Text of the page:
Review: Paranormal Activity 2
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Fans of the first part of this interconnected story of evil possessed girls and unfortunate ill-fated boyfriends will know what to expect here. Filmed again with only a hand held camera and various security cameras dotted all over the house, the documentary style feel to this psychological horror just isn't for everyone.
That being said, the movie certainly fulfils its intentions by leaving the audience well and truly on the edge of their cosy cinema seats, about to knock over the popcorn the minute someone leaves for the toilet and slams those big doors on the way out. A slow start to the film leaves dedicated fans who know the intensity of the prequel just waiting for a plate to smash or a door to seemingly prize itself open on its own. Shots of an empty room with little or no lighting bizarrely have the strongest impact, as the clock on the bottom right hand corner of the screen ticks by, it's only a matter of minutes before something sinister happens, and all you can do is sit waiting.
In the same way the first film started (new watchers don't worry, although some of the characters overlap in both films, each are able to stand alone as individual storylines- so don't fret if you haven't seen the first one) cameras are set up around the home as a result of unexplained mishaps occurring. In this case, the family we are watching, which consists of newborn son Hunter, mom Kristi, husband Dan and his daughter of a previous marriage, Ali, believe their home has been ransacked. Cameras are installed both inside and outside the family home to catch vandals in the act. As the family worry about possessions being stolen or their property being damaged, housekeeper/nanny, Martine, warns them about another presence in the house from the beginning. Her talk about evil spirits and measures to protect the family from darkness isn't well received by Dan who fires her, only to later regret it when he realises she was right all along.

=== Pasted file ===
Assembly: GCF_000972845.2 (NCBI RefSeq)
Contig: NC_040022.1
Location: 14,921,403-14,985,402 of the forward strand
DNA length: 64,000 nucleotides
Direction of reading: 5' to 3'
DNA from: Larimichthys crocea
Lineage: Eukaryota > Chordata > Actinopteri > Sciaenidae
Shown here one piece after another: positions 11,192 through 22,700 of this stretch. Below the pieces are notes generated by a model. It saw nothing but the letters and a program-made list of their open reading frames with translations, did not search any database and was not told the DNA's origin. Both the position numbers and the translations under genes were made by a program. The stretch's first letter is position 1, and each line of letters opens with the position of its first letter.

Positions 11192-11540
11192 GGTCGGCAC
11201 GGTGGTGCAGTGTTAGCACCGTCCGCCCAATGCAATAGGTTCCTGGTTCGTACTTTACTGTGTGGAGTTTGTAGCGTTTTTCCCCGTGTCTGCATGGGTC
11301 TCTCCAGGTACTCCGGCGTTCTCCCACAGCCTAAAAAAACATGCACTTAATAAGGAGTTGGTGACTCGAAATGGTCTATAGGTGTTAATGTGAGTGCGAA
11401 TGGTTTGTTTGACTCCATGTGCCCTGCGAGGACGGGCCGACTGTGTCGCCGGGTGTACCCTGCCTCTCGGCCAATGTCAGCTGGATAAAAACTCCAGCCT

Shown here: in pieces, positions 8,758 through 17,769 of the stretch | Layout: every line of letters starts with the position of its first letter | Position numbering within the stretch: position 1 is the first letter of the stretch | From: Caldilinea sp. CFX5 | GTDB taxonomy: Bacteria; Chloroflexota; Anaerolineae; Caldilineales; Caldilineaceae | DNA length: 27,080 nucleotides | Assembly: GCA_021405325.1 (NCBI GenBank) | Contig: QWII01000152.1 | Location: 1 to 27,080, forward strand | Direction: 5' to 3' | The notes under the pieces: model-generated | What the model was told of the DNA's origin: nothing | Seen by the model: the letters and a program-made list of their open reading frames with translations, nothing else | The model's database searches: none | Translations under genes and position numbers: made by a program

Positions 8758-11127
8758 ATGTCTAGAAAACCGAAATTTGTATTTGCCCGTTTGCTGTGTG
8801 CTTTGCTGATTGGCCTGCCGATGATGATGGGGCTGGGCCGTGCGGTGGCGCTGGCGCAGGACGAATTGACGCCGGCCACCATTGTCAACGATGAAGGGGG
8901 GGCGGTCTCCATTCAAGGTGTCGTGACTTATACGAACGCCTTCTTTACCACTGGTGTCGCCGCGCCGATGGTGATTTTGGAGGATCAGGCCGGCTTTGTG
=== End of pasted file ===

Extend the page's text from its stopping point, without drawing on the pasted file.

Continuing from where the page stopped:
As far as movie making goes, there's no state of the art graphics like Avatar, no multi-million dollar budget to create some huge spectacle you can't take your eyes off, and there's no Leonardo Di Caprio Grammy winning performance. There is however, one extremely talented little baby and one impressively patient director, who worked together to create some of the greatest scenes in the film; imagine trying to make a baby pretend he's seeing dead spirits in his mum's closet.
Unfortunately the sudden smashing plates, piercing screams of a little boy, painful howls of a possessed dog, and the eerie silence of a cinema even during a rom-com aren't experienced through the 15" screen of your halls bedroom TV, with accompanying background noise from someone blasting Pendulum through a 300 watt sub next door. This one definitely requires a late night viewing at your local cinema.